# Limit of the form 0^infinity+infinity^0

• abhineetK
In summary, the limit of the form 0^infinity+infinity^0 is an indeterminate form that cannot be determined without additional context or information. This type of expression is known as an indeterminate form and cannot be evaluated using standard algebraic techniques. L'Hopital's rule cannot be used to determine the limit of this form, but other methods such as substitution, algebraic manipulation, and limit theorems can be applied. This limit has real-world applications in physics and engineering, particularly in thermodynamics and fluid dynamics, and can also be used to model certain functions as they approach infinity.
abhineetK

## Homework Statement

What is the value of
lim {(1/x)sinx+(sinx)1/x} ,x>0 ?
x->0

??

## The Attempt at a Solution

lim {(1/x)sinx+(sinx)1/x}
x->0
=lim (1/x)sinx+lim (sinx)1/x
..x->0...x->0

Let A=lim (1/x)sinx
...x->0
and B=lim (sinx)1/x
...x->0

logA=lim (sinx)log(1/x)=0
...x->0
=>A=e0=1

logB=lim (1/x)log(sinx)=infinity
...x->0
=>B=infinity

The problem is that the answer is 0.

Last edited:
I understand that x goes to 0 in the limit, but how ? $\nearrow 0$ or $\searrow 0$ ?

Split it up into two limits and work with them. If both limits exist, then their sum will be the limit you want.

Since both expressions involve exponents, you are most likely going to have to take the log, which will probably get you something you can use L'Hopital's Rule on.

I discussed this problem with someone..
He says,
lim (sinx)1/x=1
x->0
So, according to him answer must be 2.

I worked it out again and got the same answer, i.e., infinity...
How is it happening...??
Please, show the steps if you have got the answer 2, 1 or 0.
These were the options given to me...
However, if you feel that the correct answer is not among the options please tell with explanation and steps.

I believe the limit in your first post is 1, but I can't justify it just yet. (sin x)^(1/x) -->0 as x -->0+, and (1/x)^(sin x) --> 1 as x --> 0+. I'll see if I can provide some justification for this result.

bigubau said:
I understand that x goes to 0 in the limit, but how ? $\nearrow 0$ or $\searrow 0$ ?
As x approaches 0 from above. (The OP said that x > 0.)

Let y1 = (1/x)sin x
Then ln y1 = ln[(1/x)sin x] = sinx*ln(1/x) = sinx*(-lnx) = -lnx/cscx
In the next step I use L'Hopital's Rule, since we have an indeterminate form of [infinity/infinity]. Also, in the following steps, lim means limit as x -->0+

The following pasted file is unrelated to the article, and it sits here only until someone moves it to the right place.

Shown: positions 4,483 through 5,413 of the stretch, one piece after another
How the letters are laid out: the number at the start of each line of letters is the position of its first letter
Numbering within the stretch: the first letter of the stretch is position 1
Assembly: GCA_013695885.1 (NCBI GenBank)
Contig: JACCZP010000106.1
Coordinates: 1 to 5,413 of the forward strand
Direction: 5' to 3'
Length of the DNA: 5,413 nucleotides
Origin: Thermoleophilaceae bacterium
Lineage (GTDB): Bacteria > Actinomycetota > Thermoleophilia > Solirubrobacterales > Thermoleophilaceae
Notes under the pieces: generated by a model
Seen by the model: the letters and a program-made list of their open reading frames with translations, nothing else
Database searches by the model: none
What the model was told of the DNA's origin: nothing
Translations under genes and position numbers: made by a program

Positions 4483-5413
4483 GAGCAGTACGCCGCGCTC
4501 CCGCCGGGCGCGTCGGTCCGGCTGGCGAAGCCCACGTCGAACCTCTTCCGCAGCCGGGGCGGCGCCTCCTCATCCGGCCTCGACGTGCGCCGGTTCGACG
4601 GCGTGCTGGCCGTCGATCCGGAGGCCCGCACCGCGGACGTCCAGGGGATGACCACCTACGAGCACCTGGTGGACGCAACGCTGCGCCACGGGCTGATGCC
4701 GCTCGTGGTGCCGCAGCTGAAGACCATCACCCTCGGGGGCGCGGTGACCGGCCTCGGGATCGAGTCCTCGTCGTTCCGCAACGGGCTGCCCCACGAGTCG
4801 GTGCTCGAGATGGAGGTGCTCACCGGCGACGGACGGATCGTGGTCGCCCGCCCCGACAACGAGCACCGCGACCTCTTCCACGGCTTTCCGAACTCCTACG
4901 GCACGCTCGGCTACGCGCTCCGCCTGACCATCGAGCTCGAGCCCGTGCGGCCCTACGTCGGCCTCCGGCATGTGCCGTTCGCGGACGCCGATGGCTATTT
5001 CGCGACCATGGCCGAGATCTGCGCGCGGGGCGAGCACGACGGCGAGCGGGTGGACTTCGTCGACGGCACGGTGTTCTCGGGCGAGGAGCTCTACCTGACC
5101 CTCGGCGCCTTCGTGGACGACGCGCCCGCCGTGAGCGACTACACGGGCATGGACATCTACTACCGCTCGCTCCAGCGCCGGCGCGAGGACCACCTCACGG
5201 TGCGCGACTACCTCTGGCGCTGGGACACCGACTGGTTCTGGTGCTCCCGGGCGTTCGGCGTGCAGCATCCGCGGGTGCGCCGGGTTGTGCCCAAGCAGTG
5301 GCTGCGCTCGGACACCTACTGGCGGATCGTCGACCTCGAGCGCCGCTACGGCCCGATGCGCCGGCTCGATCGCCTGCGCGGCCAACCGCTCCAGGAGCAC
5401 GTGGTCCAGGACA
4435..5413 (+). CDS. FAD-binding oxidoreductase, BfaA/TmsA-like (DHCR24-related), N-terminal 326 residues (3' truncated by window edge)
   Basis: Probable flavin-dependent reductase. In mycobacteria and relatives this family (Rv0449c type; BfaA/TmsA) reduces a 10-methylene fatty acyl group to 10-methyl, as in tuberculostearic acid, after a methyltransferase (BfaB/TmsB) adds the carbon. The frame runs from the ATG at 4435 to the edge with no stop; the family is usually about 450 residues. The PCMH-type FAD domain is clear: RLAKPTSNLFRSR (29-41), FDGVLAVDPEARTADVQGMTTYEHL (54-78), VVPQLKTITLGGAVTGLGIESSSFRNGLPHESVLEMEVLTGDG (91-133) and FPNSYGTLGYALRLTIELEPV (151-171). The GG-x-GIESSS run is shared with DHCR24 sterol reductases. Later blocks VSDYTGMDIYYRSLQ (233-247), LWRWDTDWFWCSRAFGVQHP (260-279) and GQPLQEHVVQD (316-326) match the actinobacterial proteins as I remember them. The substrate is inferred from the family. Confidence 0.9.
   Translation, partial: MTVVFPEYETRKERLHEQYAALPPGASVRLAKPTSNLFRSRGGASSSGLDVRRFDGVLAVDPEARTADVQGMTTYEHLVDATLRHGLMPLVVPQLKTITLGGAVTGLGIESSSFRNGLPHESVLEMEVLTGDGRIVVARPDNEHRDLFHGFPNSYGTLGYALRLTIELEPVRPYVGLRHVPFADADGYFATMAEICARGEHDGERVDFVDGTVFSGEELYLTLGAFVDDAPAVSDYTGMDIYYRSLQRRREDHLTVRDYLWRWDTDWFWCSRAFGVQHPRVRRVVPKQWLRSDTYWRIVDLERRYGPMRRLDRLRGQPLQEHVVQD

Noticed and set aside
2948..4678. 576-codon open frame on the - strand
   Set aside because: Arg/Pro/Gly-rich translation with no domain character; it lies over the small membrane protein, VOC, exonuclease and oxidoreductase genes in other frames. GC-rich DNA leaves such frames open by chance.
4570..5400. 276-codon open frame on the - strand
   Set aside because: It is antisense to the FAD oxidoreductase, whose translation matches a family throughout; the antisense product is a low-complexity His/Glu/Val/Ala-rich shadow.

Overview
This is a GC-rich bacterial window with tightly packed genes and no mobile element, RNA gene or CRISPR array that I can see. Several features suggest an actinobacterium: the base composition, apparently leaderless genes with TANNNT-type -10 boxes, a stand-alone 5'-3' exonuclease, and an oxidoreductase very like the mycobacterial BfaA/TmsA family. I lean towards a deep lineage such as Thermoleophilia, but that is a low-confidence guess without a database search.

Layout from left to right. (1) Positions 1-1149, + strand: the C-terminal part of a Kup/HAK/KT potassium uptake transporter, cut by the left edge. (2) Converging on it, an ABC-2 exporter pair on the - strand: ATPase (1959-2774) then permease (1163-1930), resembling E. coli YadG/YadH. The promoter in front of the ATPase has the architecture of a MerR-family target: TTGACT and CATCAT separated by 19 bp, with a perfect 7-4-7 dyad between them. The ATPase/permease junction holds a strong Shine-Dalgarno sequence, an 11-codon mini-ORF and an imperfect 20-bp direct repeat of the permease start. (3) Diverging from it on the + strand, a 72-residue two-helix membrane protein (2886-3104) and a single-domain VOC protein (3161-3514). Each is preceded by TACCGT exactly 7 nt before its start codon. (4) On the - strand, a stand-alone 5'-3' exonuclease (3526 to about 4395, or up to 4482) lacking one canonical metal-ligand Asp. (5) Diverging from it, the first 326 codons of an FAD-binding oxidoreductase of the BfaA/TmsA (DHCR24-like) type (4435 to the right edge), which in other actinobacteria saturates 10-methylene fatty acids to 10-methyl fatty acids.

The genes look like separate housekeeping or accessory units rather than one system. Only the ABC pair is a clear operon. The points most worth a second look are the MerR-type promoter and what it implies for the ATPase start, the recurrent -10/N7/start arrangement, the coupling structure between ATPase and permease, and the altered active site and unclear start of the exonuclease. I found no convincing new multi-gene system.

lim ln[ ln y1] = lim [-lnx/cscx]
= lim [(-1/x)/(-csc x * cot x)] = lim[(1/x)/(csc x * cot x)]
= lim[(1/x)/(1/sinx * cos x/sinx)] = lim [sin^2(x)/(x cos x)]
= lim [(sin(x)/x * tan(x)] = lim[sin(x)/x]*lim tan(x) = 1*0 = 0.

Since lim ln y1 = 0, ln lim y1 = 0, hence lim y1 = 1.

The other limit is easier.
Let y2 = sinx1/x = (eln(sinx))1/x = e(1/x)ln(sin x)

Before taking the limit, let's look at what the factors in the exponent on e are doing as x --> 0+.

1/x --> + infinity.
sin(x) --> 0+, so ln(sin(x)) --> -infinity.
The product of 1/x and ln(sin(x)) --> -infinity.
Since the exponent on e is approaching -infinity, then e to that power --> 0.
Hence lim y2 = lim e(1/x)ln(sin x) = 0.

Therefore lim (y1 + y2) = 1 + 0 = 1.

## What is the limit of the form 0^infinity+infinity^0?

The limit of the form 0^infinity+infinity^0 is an indeterminate form. This means that it cannot be determined without further context or information.

## What is an indeterminate form?

An indeterminate form is a mathematical expression that cannot be evaluated with standard algebraic techniques. It requires additional information or context to determine its value.

## Can the limit of the form 0^infinity+infinity^0 be determined using L'Hopital's rule?

No, L'Hopital's rule can only be applied to limits of the form 0/0 or infinity/infinity. It cannot be used to determine the limit of the form 0^infinity+infinity^0.

## What other methods can be used to determine the limit of the form 0^infinity+infinity^0?

Other methods that can be used to determine the limit of the form 0^infinity+infinity^0 include substitution, algebraic manipulation, and the use of other limit theorems such as the squeeze theorem or the Cauchy condensation test.

## Are there any real-world applications of the limit of the form 0^infinity+infinity^0?

Yes, this limit often arises in physics and engineering calculations, particularly in problems related to thermodynamics and fluid dynamics. It can also be used to model the behavior of certain functions, such as the gamma function, as they approach infinity.

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